Transportation Industry 2023 Mid-Year Market Update

2023 has been an interesting year in many respects. I mean, can you believe Aaron Rodgers won’t be a Packer this season? Strange times. Sad times. 

This is especially true in the transportation industry where local, national and global trucking markets have faced unique constraints. 

Before the year began, I published an article forecasting what I believed 2023 would hold for the U.S. transportation marketplace. Though at that time, I’d be the first to admit, my “crystal ball” (so to speak) looked a bit hazy. 

As the chief financial officer of a multinational trucking company, Anderson Trucking Service (ATS), I oversee, manage and ensure financial stoutness across our businesses. To do so, I spend a lot of time analyzing trends within the transportation industry as well as within the U.S. and global economies. 

My 2023 forecast article outlined two major factors that, up to that point, were impacting the U.S. transportation supply chain — pronounced economic uncertainty and the aging fleet of trucks. 

As I write this (more than seven months later), the U.S. economy lingers in uncertainty, overshadowed by a recession that, to this point, hasn’t come. The transportation industry — trucking companies, third-party stakeholders, drivers, etc. — often experiences the effects of a downturn before other industries and the public. As such, we can serve as one of many barometers for the U.S. economy. 

At this moment, transportation companies are feeling the pinch. I expect this to continue through the year and into 2024

So, what’s currently happening in our space and how will this impact yours? 

In this article, I’ll do my best to summarize 2023 from a transportation perspective, provide insights into how transportation is fairing and offer advice on what your business can do to remain efficient and profitable to finish the year. 

For simplicity, you’ll find my thoughts separated into the following buckets:

Feel free to skip around, but don’t miss the conclusion; there’s a free tool linked there to help you create the best-possible shipping schedule.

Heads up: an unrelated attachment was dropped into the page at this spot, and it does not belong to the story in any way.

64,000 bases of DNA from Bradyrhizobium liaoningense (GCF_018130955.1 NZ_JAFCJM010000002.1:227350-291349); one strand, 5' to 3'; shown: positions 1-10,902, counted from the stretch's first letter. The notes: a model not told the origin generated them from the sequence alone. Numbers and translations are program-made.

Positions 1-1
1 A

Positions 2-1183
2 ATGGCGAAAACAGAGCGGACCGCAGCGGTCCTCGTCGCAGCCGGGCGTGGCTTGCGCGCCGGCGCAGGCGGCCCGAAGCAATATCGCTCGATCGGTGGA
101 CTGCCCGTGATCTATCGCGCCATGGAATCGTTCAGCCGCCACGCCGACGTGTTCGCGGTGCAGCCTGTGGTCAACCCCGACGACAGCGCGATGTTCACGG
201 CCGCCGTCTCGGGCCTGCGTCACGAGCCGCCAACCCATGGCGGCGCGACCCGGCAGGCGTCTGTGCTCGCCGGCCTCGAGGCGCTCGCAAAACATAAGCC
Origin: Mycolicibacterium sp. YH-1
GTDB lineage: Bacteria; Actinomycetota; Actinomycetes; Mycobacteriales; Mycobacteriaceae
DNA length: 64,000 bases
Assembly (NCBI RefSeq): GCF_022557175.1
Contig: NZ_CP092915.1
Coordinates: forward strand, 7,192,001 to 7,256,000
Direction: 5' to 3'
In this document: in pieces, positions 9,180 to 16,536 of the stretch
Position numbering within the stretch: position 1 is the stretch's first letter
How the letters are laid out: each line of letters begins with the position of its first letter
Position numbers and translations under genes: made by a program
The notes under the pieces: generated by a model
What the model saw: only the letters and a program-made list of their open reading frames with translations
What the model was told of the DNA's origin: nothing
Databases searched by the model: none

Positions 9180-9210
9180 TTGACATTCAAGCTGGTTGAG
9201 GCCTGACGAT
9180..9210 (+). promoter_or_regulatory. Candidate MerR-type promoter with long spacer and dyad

Year-to-Date Transportation Industry Recap

The transportation industry is currently in a freight recession. This much is clear. There simply aren’t as many loads in the market as there were in the 18-24 months that preceded 2023. 

This down-cycle is leaving the largest impression on the dry van sector (freight volumes and, by extension, spot/contract rates are significantly lower than they were in 2022). 

As evidenced by major industry indexes, freight volumes and rates across the board have been sloping southward since early Q3 in 2022

The American Trucking Associations’ (ATA’s) For-Hire Truck Tonnage Index, for example, measures the overall tonnage of freight available in the U.S. trucking market. This index has reported depressed numbers for nearly twelve months, with the exception of June 2023 (where tonnage increased 2.1 percent from May).’s Total Market Demand Index (MDI), reflects a similar trend; the number of available trucks significantly outpaces the total available loads in the dry van space. This is evident, on a lesser scale, within U.S. flatbed markets. 

Don’t get me wrong: The transportation industry is cyclical. Freight volumes (market demand) and available capacity (market supply) ebb and flow on a relatively predictable cadence. 

That said, several factors including the Fed’s ongoing battle with inflation, progressive increases in consumer credit usage and a hard pivot in the flow of consumer spending (away from durable goods and toward services/experiences) have made 2023 uniquely challenging for logistics companies. Let’s talk about how. 


The State of Transportation: Overviewing Four Major Indicators

Transportation, like every industry, is complex. Striking homeostasis among its many stakeholders and influencing factors is difficult and rarely achieved on a macro scale. 

As is the case in any free-market system, the supply of, demand for and cost of providing transportation services impacts the final price of procuring them. These things rarely stay in balance.

Sometimes, spot and contract rates rest at steady, affordable levels when market demand is lower, capacity is easy to find and expenses like truck maintenance or insurance don’t break the bank. 


The opposite can also be true — this was the case starting in mid-2020 and continuing until early/mid-2022 when rates skyrocketed. 

Here’s what you need to know about where demand, supply, trucking expenses and freight rates currently sit. . . 

Transportation Industry Market Demand

The freight demand transportation companies have gotten used to over the past 24 months has fallen substantially this year. In fact, even the reliable volume bumps — spurred by seasonal and quarter-end shipping in various industries — didn’t arrive in Q1 and Q2 of 2023. 

On the open-deck side of our industry, energy, infrastructure, agriculture and construction have kept demand (relatively) strong. These sectors aren’t driven as heavily by individual spending patterns, making them less vulnerable to shifts there. Investments in innovation and progress have kept these industries moving. 

The dry van marketplace, which is very reliant on business from sectors like food/beverage, retail/general merchandise and manufacturing is another story. Dry van carriers around our nation have seen demand for their services dwindle for two discernible reasons

  1. U.S. consumers have stopped buying durable goods with the same velocity they were in 2020, 2021 and 2022.